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Dear First Year Me

Dear first year me,

Let’s be honest, I was scared shitless when it came to starting uni. Being the baby of the family and being part of a large group in college meant that I never had to strike out on my own. I was quite content for this to remain the case for as long as possible.

Except then all my friends went to Auckland and I was the only one who went to Massey’s Albany campus.

There’s nothing really like the thought of starting university and not knowing anyone. The thought of having no one to sit next to in class that you already know, or someone to hang out with in the breaks between classes, or someone to talk about assignments with was something that was quite daunting to face.

Thankfully, someone from my school was in the same degree as me, so this didn’t end up being a thing. But I hope it wouldn’t have been a problem even if I had gone into my degree alone. When you have a small degree and small class sizes and the same lecture timetable, you have to make an effort not to become some form of friends.

It’s one of many ways in which first year is both easier and harder than I thought it would be.

The jump in the amount of work needing to be done was something I hadn’t expected. Teachers at college stressed the number of assignments that would need to be done, how lectures were nothing like classes and how we had to step up in every way, yet they forgot to include the sheer amount of readings needed for each class.

Readings are probably the worst part of first year (and every year afterwards). Students can brag about pulling their first all-nighter or skipping classes to hand in an assignment or “regretting” a night out when there’s an assignment due the night after, but there’s nothing special about getting all the readings done before class. It’s just something that needs to be done, and readings have often been the most mundane parts of my degree. Yes, there’s been some really interesting material, but even the most fascinating topic becomes on-par with reading about tax returns when there’s fifty pages to get through before class tomorrow.

But my teachers, for all their warnings, didn’t mention the amount of support students would be given. Maybe at bigger universities or in bigger degrees, this wouldn’t be the case, but I never felt let down or like I was struggling in any way. And I think this would be the best part of first year for me – I was so worried about warnings that lecturers would leave you to your own devices, that everything was up to you, but this wasn’t the case at all.

Lecturers, or my lecturers anyway, managed to foster an environment where we learned to be independent but didn’t get left behind. They might have let us walk along the edge but they weren’t going to let us fall.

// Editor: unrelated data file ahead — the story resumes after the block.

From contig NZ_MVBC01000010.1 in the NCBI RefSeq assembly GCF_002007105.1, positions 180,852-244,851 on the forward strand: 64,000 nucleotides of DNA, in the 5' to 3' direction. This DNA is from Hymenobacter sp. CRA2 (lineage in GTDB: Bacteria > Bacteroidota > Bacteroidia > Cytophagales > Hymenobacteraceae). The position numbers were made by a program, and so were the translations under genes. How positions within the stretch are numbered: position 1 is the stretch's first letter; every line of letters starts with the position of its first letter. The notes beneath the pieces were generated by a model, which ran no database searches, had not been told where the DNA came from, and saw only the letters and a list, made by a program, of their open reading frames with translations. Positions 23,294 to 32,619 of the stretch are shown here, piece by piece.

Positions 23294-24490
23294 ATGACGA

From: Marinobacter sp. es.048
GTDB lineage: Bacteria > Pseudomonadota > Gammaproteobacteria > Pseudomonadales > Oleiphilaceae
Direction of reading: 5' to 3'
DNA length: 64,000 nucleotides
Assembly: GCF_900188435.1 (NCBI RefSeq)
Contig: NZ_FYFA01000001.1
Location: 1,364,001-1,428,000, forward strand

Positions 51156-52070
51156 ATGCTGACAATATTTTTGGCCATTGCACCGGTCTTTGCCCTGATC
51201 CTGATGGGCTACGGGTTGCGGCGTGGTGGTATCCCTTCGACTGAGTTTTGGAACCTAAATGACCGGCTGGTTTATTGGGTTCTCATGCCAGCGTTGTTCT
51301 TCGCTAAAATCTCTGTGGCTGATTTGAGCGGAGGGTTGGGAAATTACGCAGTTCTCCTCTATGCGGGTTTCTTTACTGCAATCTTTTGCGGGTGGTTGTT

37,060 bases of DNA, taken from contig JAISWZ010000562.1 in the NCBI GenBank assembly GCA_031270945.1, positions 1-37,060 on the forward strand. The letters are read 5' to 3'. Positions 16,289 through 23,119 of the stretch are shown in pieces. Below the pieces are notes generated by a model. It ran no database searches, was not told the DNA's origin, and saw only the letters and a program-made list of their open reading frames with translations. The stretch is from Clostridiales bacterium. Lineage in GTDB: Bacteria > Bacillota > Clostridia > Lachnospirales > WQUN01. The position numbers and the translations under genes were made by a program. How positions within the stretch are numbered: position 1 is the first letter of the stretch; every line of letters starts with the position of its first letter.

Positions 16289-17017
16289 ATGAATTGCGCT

Otherwise everything was pretty much the usual things you learn in first year. Sign up to the Alban Students’ Association, they’re there for you, and the carpool scheme was a massive step up from having to deal with Auckland’s public transport system. Go to Fergs on Thursday nights at least once and then never again because even though you’re 18, everyone else will be 16 and you’ll feel like you’re middle aged. Fergs on Thursday nights is not something to be repeated, but going there for a drink and a pizza after class is something that should be. This pizza and the ease of buying food rather than bringing it means that weight will be gained. The Freshman Five is a real thing. Get involved in some way – uni is so much better when its not just a drive-thru.

These things are all important. They’re lessons I’ll take with me wherever I go next. But really, if there’s one thing I would tell my first year self, it would be this: It doesn’t matter how long it takes you to finish your degree.

Rather like seeing everyone’s engagement photos, or that time when your Facebook feed starts being dominated by weddings and pregnancy announcements, seeing everyone’s graduation photos when you’re still facing the rest of the year as a student makes you feel like you’re being left behind.

My degree was extended by choice rather than any failed papers, but even if I had had to retake papers, the extra year wouldn’t be a waste. I’m working and getting experience, and I feel like I’ll finish this year much more prepared to enter the workforce than I would’ve had I finished my degree in three years.

Finishing a degree as soon as you can is heavily emphasised, from how papers are structured, to how a university counselor tried to dissuade me from dropping papers, from Massey’s own eight year limit on a first qualification. And yes, I want to be out working as soon as possible, I’m excited to start a job which I will have been studying for for four years and dreaming about for longer. But there is nothing wrong with deviating from the three-year-degree timeline, and this is something I’m having to continually tell myself.

Just make sure to make friends with those in years below you. It’s much more fun than graduating alone.

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